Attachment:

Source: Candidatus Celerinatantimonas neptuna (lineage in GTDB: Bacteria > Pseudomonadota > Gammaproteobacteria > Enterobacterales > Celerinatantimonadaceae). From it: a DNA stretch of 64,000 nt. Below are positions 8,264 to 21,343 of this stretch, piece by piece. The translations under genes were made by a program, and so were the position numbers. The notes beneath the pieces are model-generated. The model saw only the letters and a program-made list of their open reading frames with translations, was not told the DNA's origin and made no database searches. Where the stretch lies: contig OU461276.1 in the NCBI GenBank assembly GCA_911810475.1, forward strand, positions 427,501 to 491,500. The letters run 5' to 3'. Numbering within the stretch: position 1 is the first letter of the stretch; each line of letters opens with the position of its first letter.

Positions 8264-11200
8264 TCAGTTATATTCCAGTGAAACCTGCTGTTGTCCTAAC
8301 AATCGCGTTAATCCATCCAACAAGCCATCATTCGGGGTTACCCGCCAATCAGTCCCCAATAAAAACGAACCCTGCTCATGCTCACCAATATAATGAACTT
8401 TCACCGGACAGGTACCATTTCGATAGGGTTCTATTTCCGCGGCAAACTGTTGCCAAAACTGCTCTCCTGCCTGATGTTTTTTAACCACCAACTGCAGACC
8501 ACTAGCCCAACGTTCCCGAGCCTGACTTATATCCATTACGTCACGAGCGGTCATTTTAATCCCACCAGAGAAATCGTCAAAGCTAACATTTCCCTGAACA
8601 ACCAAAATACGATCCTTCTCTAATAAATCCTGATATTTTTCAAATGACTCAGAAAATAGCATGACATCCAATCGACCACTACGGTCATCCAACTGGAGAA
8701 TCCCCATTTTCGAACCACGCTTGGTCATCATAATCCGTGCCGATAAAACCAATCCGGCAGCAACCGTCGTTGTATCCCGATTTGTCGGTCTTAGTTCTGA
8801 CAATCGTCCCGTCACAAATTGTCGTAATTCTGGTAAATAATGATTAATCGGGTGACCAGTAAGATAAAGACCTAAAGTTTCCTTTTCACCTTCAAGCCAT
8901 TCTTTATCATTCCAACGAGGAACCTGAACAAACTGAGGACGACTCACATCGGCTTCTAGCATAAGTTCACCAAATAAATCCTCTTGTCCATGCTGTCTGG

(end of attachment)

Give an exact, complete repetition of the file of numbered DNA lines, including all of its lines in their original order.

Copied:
Source: Candidatus Celerinatantimonas neptuna (lineage in GTDB: Bacteria > Pseudomonadota > Gammaproteobacteria > Enterobacterales > Celerinatantimonadaceae). From it: a DNA stretch of 64,000 nt. Below are positions 8,264 to 21,343 of this stretch, piece by piece. The translations under genes were made by a program, and so were the position numbers. The notes beneath the pieces are model-generated. The model saw only the letters and a program-made list of their open reading frames with translations, was not told the DNA's origin and made no database searches. Where the stretch lies: contig OU461276.1 in the NCBI GenBank assembly GCA_911810475.1, forward strand, positions 427,501 to 491,500. The letters run 5' to 3'. Numbering within the stretch: position 1 is the first letter of the stretch; each line of letters opens with the position of its first letter.

Positions 8264-11200
8264 TCAGTTATATTCCAGTGAAACCTGCTGTTGTCCTAAC
8301 AATCGCGTTAATCCATCCAACAAGCCATCATTCGGGGTTACCCGCCAATCAGTCCCCAATAAAAACGAACCCTGCTCATGCTCACCAATATAATGAACTT
8401 TCACCGGACAGGTACCATTTCGATAGGGTTCTATTTCCGCGGCAAACTGTTGCCAAAACTGCTCTCCTGCCTGATGTTTTTTAACCACCAACTGCAGACC
8501 ACTAGCCCAACGTTCCCGAGCCTGACTTATATCCATTACGTCACGAGCGGTCATTTTAATCCCACCAGAGAAATCGTCAAAGCTAACATTTCCCTGAACA
8601 ACCAAAATACGATCCTTCTCTAATAAATCCTGATATTTTTCAAATGACTCAGAAAATAGCATGACATCCAATCGACCACTACGGTCATCCAACTGGAGAA
8701 TCCCCATTTTCGAACCACGCTTGGTCATCATAATCCGTGCCGATAAAACCAATCCGGCAGCAACCGTCGTTGTATCCCGATTTGTCGGTCTTAGTTCTGA
8801 CAATCGTCCCGTCACAAATTGTCGTAATTCTGGTAAATAATGATTAATCGGGTGACCAGTAAGATAAAGACCTAAAGTTTCCTTTTCACCTTCAAGCCAT
8901 TCTTTATCATTCCAACGAGGAACCTGAACAAACTGAGGACGACTCACATCGGCTTCTAGCATAAGTTCACCAAATAAATCCTCTTGTCCATGCTGTCTGG